Vigour index of Vigna unguiculata grown in vermiwash collected from the control and experimental trials are represented in Fig 3. The experimental trial results indicate an increase in vigour index in all the pits compared to the control that contained only tape water. Root length of cowpea plant grown with vermicompost prepared from experimental trials is represented in Fig 4. Significant increase is observed in the root lengths of the plants that were grown for different durations in the vermicompost prepared by experimental trials. Shoot length of cowpea plant grown with Vermicompost prepared from the experimental trials are represented in Fig 5. Significant increase is noticed in the shoot length of all the plants that were grown for different durations. Shoot length of plants that were grown for 30 and 40 days duration is prominent compared to 10 day plant. Biomass of cowpea grown for different durations is represented in Fig. 6. Uniform increase in all the plants is observed in proportion to growth duration. However prominent biomass increase is observed in the plants that were grown for fourty days. Chlorophyll content of cowpea grown for different duration with vermicompost prepared using different experimental trial is shown in Fig 7. Uniform increase in chlorophyll content compared to control is seen in all the plants grown with vermicompost prepared by experimental trials. Chlorophyll content shows proportionate raise in relation to the duration of growth. Maximum chlorophyll level is seen in the plants that were grown for fourty days. However ten and thirty day’s plants shows minimum and intermediate chlorophyll level compared to the fourty day’s plant.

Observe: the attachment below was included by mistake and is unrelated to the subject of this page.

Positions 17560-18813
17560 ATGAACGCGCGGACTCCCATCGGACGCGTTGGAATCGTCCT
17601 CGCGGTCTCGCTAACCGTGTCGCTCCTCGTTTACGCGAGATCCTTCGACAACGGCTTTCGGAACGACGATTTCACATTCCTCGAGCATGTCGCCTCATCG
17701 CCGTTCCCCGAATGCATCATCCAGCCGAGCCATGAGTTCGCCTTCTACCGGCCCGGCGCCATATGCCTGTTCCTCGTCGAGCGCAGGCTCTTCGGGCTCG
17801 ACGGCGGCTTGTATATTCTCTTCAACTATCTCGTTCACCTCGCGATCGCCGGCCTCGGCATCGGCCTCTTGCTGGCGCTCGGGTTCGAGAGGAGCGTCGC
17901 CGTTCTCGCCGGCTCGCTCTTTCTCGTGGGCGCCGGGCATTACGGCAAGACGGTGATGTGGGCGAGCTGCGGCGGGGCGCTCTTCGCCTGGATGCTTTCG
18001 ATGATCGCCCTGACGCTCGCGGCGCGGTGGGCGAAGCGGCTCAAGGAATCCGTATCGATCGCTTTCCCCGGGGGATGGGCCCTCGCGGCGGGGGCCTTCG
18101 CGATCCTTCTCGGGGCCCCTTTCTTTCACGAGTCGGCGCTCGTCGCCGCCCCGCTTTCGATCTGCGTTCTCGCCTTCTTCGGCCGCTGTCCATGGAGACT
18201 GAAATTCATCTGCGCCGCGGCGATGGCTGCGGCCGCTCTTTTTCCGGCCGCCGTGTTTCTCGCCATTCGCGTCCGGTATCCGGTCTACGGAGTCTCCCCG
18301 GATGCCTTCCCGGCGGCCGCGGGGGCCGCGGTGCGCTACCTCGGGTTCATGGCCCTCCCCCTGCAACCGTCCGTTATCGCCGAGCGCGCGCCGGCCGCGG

Discussion

The physico-chemical character of the spent wash sample collected from the distillery industry is loaded with high carbon content since it is plant origin. The distillery of effluent contains fairly high amounts of plant nutrients viz., N, P, K, Ca, Mg, S and appreciable amounts of micronutrients, which the sugarcane crop has absorbed from the soil as well as organic matters (absorbed from atmosphere). The available K status of the soil increased to the tune of two to three times from the initial soil test value in spite of the crop removal, which might be due to the higher K contents of the effluent (Soundarrajan et al., 2007).